Sponsor and status
Sponsor. Representative for New York's 28th congressional district. Democrat.
Last Updated: Jul 31, 2009
Length: 1 page
111th Congress (2009–2010)
Agreed To (Concurrent Resolution) on Jul 31, 2009
This concurrent resolution was agreed to by both chambers of Congress on July 31, 2009. That is the end of the legislative process for concurrent resolutions. They do not have the force of law.
H.Con.Res. 172 (111th) was a concurrent resolution in the United States Congress.
A concurrent resolution is often used for matters that affect the rules of Congress or to express the sentiment of Congress. It must be agreed to by both the House and Senate in identical form but is not signed by the President and does not carry the force of law.
Resolutions numbers restart every two years. That means there are other resolutions with the number H.Con.Res. 172. This is the one from the 111th Congress.
This concurrent resolution was introduced in the 111th Congress, which met from Jan 6, 2009 to Dec 22, 2010. Legislation not enacted by the end of a Congress is cleared from the books.
How to cite this information.
We recommend the following MLA-formatted citation when using the information you see here in academic work:
GovTrack.us. (2020). H.Con.Res. 172 — 111th Congress: Providing for an adjournment or recess of the two Houses. Retrieved from https://www.govtrack.us/congress/bills/111/hconres172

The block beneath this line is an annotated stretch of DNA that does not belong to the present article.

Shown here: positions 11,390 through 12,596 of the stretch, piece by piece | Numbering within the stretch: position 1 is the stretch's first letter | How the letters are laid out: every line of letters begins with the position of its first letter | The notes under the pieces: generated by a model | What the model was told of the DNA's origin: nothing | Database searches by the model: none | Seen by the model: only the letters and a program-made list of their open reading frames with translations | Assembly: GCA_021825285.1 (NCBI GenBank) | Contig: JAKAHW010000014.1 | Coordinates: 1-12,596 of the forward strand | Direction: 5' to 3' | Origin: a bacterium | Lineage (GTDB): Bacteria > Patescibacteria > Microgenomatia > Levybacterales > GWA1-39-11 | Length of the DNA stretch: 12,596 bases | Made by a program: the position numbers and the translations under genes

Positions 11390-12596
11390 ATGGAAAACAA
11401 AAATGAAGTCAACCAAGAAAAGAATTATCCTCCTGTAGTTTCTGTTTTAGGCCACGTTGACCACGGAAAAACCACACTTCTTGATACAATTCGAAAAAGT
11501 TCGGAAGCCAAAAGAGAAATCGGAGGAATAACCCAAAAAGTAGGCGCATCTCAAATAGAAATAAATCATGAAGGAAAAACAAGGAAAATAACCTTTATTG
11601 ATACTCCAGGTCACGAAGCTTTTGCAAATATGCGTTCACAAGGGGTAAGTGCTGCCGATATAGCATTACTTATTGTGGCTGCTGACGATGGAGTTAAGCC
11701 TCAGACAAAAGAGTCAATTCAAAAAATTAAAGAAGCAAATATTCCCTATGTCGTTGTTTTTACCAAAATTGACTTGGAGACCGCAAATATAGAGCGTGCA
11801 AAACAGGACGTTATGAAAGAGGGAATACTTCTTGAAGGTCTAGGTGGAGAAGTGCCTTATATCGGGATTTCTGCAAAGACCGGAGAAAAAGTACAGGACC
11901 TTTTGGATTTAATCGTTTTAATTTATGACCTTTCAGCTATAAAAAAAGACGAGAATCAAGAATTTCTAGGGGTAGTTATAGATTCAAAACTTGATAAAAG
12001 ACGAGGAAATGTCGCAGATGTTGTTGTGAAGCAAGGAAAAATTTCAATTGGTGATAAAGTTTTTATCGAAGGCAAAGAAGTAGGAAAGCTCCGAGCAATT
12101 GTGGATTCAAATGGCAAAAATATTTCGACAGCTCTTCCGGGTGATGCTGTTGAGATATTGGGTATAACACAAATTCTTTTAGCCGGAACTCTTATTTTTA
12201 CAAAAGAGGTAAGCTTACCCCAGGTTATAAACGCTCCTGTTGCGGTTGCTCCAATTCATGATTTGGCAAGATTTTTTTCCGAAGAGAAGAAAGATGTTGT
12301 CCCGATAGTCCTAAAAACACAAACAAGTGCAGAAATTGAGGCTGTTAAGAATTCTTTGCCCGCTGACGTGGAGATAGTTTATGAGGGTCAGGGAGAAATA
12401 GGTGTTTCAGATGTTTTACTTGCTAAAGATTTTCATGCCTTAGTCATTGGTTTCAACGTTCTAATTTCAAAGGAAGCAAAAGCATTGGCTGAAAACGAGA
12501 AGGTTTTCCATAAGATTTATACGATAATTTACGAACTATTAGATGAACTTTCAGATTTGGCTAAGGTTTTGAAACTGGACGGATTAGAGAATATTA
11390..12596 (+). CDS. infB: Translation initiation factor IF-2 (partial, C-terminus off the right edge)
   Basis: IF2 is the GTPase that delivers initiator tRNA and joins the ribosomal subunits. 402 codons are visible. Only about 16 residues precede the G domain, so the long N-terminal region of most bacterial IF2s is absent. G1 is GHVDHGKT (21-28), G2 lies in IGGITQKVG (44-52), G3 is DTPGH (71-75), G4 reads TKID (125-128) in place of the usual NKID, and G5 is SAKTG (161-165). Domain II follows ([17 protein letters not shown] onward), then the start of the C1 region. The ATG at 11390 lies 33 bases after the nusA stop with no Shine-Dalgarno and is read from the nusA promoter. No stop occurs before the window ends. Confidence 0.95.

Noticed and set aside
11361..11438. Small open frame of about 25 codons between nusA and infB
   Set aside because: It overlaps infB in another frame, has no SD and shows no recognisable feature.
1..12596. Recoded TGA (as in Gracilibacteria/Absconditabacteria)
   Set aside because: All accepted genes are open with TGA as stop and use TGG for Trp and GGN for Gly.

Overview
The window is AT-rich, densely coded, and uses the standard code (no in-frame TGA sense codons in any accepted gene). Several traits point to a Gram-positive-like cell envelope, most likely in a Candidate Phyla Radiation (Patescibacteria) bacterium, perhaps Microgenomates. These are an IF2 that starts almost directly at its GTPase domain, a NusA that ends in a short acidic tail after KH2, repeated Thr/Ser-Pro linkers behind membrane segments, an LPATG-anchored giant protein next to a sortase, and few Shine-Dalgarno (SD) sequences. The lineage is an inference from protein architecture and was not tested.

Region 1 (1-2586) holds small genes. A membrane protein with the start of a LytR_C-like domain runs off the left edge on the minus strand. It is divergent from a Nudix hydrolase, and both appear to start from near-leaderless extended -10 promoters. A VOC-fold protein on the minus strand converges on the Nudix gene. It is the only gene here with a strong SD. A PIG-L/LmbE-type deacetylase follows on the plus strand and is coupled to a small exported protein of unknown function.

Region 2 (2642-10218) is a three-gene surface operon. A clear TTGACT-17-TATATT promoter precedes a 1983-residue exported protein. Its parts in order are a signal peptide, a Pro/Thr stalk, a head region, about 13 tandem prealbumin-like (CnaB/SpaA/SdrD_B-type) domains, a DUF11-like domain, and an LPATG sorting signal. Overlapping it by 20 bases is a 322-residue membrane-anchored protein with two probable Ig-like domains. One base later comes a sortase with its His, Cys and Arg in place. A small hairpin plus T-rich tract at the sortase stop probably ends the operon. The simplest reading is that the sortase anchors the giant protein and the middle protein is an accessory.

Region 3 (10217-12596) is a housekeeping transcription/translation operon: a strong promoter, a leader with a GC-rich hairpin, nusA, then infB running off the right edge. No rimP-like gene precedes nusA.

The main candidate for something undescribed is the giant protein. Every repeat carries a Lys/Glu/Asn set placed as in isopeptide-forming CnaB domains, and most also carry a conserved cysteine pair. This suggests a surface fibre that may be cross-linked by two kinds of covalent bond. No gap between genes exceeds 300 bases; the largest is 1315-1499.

“H.Con.Res. 172 — 111th Congress: Providing for an adjournment or recess of the two Houses.” www.GovTrack.us. 2009. October 22, 2020 <https://www.govtrack.us/congress/bills/111/hconres172>
Providing for an adjournment or recess of the two Houses, H.R. Con. Res. 172, 111th Cong. (2009).
|title=H.Con.Res. 172 (111th)
|accessdate=October 22, 2020
|author=111th Congress (2009)
|date=July 30, 2009
|quote=Providing for an adjournment or recess of the two Houses.
Where is this information from?
GovTrack automatically collects legislative information from a variety of governmental and non-governmental sources. This page is sourced primarily from Congress.gov, the official portal of the United States Congress. Congress.gov is generally updated one day after events occur, and so legislative activity shown here may be one day behind. Data via the congress project.